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European court ends Ryanair's bid to take over rival Aer Lingus

RYANAIR will not be allowed to take over Aer Lingus, a court ruled today.

The European Court of Justice said Michael O'Leary's takeover bid of the national airline was anti-competitive.

However, the court also decided that Ryanair can hold on to its 29.9pc stake in Aer Lingus.

Ryanair acquired a 19pc stake in Aer Lingus after the national carrier was privatised in 2006 and then notified the European Commission it was seeking a takeover.

By the end of 2006, Ryanair had upped its stake in Aer Lingus to 25pc.

However, in June 2007 the commission declared a takeover bid incompatible with EU competition rules.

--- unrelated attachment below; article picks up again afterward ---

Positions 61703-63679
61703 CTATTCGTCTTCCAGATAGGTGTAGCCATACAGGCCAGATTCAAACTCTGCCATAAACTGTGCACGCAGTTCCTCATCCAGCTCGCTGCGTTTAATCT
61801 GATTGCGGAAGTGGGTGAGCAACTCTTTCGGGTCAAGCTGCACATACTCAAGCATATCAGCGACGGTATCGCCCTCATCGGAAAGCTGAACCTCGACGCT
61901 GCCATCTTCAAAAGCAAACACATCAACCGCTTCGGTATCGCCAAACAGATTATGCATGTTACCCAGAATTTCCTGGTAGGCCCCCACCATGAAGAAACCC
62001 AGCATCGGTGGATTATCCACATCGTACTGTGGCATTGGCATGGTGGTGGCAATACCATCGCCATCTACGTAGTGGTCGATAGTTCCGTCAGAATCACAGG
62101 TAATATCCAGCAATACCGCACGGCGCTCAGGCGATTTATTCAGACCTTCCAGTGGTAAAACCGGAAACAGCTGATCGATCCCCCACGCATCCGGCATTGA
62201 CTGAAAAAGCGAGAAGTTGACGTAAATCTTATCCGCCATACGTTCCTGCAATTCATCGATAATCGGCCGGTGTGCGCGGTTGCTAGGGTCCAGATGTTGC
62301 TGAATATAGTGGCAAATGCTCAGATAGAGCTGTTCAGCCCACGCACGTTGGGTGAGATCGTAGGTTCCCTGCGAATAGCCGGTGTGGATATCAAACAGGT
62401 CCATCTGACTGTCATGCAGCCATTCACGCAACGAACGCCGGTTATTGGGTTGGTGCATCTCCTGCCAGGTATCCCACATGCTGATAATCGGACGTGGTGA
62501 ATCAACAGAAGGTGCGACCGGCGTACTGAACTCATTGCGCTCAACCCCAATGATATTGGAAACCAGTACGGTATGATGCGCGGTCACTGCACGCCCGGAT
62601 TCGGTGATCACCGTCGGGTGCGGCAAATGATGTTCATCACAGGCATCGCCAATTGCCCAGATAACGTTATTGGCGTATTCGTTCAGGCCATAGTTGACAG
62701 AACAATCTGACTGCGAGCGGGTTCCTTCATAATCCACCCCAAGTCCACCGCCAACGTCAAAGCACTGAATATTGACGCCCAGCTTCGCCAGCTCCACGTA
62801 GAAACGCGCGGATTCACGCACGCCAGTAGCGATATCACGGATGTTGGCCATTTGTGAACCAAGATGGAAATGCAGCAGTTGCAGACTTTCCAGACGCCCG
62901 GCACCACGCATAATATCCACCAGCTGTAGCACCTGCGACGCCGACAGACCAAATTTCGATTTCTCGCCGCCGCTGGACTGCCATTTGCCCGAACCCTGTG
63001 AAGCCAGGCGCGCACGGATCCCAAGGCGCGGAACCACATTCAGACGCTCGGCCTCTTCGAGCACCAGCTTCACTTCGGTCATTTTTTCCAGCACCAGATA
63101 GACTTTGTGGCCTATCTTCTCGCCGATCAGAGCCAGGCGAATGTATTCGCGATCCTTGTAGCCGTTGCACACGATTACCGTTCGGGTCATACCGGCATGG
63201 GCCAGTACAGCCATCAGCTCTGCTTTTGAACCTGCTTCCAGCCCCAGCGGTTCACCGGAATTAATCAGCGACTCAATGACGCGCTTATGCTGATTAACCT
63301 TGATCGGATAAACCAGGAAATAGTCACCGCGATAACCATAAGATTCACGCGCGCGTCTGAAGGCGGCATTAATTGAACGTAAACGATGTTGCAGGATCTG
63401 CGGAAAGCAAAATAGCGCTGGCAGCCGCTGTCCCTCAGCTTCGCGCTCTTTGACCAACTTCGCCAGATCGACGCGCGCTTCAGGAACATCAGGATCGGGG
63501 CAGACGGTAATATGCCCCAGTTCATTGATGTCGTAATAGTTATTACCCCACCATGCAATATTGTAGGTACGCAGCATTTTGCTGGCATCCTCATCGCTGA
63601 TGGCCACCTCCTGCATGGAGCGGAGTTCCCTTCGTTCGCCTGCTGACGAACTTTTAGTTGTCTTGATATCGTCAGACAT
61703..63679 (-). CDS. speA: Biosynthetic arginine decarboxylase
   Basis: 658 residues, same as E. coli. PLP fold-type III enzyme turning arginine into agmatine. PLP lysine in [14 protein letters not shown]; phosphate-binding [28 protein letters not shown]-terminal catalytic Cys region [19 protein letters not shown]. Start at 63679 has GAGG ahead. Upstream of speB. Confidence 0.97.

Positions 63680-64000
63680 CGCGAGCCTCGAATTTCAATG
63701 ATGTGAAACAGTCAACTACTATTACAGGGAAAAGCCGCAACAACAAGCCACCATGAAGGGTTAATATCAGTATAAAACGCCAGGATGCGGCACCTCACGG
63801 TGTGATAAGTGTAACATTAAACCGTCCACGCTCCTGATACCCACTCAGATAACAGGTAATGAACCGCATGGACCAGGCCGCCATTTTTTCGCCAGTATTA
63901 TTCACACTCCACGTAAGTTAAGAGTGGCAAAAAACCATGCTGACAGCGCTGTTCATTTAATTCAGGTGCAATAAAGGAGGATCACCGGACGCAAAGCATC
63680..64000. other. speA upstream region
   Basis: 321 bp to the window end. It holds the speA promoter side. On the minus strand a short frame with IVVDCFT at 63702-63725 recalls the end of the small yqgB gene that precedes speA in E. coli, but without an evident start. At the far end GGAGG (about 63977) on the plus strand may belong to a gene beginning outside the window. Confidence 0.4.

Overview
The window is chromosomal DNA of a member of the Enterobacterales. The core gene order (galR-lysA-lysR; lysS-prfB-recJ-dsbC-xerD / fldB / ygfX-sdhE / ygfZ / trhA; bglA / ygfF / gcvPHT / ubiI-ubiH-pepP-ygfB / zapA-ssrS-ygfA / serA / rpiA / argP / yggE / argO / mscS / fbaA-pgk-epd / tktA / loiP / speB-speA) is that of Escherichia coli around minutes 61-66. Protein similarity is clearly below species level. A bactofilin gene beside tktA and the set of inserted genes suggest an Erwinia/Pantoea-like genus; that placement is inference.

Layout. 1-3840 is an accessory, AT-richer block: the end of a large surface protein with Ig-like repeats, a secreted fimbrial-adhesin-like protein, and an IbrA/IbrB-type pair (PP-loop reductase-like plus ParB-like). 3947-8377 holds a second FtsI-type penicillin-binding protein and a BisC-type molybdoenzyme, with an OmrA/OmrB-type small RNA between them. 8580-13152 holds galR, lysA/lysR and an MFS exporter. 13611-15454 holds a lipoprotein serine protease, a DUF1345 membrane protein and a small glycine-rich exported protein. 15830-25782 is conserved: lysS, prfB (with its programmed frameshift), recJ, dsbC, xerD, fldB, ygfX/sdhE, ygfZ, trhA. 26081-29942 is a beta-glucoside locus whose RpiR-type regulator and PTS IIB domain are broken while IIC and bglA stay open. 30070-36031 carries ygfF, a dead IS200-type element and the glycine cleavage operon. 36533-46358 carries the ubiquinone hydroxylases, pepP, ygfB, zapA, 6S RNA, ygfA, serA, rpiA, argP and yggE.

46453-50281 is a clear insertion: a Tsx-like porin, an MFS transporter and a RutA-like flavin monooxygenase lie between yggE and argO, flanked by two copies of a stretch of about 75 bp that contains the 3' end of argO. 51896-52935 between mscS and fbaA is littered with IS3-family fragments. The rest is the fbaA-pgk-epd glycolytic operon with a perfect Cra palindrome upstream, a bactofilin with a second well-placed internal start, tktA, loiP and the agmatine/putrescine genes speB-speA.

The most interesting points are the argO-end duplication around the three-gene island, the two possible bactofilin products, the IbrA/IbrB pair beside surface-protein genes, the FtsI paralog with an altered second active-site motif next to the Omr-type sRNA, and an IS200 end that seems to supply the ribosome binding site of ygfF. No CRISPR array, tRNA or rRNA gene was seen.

Ryanair challenged that decision and in the meantime brought its shareholding up to 29.9pc.


Today's ruling looked at whether Ryanair should have been able to take over Aer Lingus. Ryanair is now unlikely to make any further bids for Aer Lingus.

Had the ruling gone in the budget carrier's favour, it would have opened the way for it to make a third bid for Aer Lingus.

The takeover bid was the only proposed airline merger to be blocked by the commission before or since. Aer Lingus argued the commission should have gone further and forced Ryanair to sell its stake once it ruled out the takeover bid.

The commission said it did not have the legal authority to do this, but Aer Lingus argued EU merger regulations permit such a move.

Prior to today's ruling, Ryanair boss Michael O'Leary told the Financial Times: "We would have no immediate plans to launch a bid for Aer Lingus. We have said there's no point in us doing it until the government decides to sell."